On Wednesday, the Washington Post published an article about the Next Big Thing in libraries – the World Digital Library. The WDL’s sponsors/creators, the biggest of whom are UNESCO and the Library of Congress, plan to open the site’s doors in late 2008 or early 2009.

The World Digital Library’s goal is to make available the world’s cultural works – not only books, but music, works of art, architectural designs, and more – free in seven languages (English, French, Russian, Spanish, Portuguese, Chinese, and Arabic). Librarian of Congress James Billington said that “its content is being designed particularly with children in mind.” Here’s the video, featuring a bunch of the proposed 2.0 bells and whistles:

The U.S. portion of the WDL already largely exists – it’s the well-known and heavily used Library of Congress American Memory project, with its wonderful collections of photos, artworks, interview transcripts, and sheet music. From the visuals presented on the WDL site – http://www.worlddigitallibrary.org – it appears that the design of American Memory will be the guide for materials from the great libraries of other countries that will be added.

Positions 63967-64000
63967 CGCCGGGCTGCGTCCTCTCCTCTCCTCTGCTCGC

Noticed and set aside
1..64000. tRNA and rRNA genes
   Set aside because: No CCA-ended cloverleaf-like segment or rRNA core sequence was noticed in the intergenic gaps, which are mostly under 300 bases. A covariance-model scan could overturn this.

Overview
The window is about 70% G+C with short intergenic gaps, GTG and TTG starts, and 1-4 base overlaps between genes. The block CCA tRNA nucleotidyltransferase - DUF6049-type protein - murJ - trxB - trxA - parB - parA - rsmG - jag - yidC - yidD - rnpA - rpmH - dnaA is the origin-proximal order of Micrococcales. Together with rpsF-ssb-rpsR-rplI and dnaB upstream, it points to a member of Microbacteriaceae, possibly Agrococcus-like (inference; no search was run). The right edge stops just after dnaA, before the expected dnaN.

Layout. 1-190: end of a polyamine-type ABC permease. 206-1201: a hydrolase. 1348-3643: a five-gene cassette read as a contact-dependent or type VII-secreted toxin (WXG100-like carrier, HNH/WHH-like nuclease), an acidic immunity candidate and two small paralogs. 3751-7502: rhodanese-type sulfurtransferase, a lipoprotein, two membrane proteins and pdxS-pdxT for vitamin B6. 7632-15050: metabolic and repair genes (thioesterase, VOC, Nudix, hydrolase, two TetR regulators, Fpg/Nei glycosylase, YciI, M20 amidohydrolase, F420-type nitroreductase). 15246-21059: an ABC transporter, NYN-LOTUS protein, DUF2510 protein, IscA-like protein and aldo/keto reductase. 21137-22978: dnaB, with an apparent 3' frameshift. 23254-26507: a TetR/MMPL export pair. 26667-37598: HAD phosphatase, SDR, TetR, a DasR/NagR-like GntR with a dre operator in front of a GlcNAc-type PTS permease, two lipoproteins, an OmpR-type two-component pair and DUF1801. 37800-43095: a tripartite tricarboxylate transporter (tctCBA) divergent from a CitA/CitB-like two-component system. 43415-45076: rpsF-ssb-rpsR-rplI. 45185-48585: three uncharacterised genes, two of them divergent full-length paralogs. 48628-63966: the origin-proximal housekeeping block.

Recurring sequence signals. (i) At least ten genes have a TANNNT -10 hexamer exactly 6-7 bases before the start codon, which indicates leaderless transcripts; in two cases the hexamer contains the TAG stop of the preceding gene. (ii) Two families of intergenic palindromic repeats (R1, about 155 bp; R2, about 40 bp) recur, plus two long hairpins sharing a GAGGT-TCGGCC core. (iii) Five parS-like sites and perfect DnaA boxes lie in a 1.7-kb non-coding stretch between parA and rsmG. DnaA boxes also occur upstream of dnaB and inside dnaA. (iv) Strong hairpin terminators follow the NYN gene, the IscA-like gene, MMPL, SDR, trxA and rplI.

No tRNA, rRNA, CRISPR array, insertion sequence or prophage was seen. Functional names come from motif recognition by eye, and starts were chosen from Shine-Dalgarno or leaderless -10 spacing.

Of course, one of the big problems of American Memory is that the portion of the LOC collection that can be posted online is largely of materials in the public domain (from 1922 and earlier), which limits its usefulness to students. It will be interesting to see how materials in the WDL will be limited by various countries’ intellectual property laws.

But I say that any time that more materials are published digitally and made freely available, that’s a good thing. And it’s great news for all the kids of the future and their as-yet-unassigned homework assignments.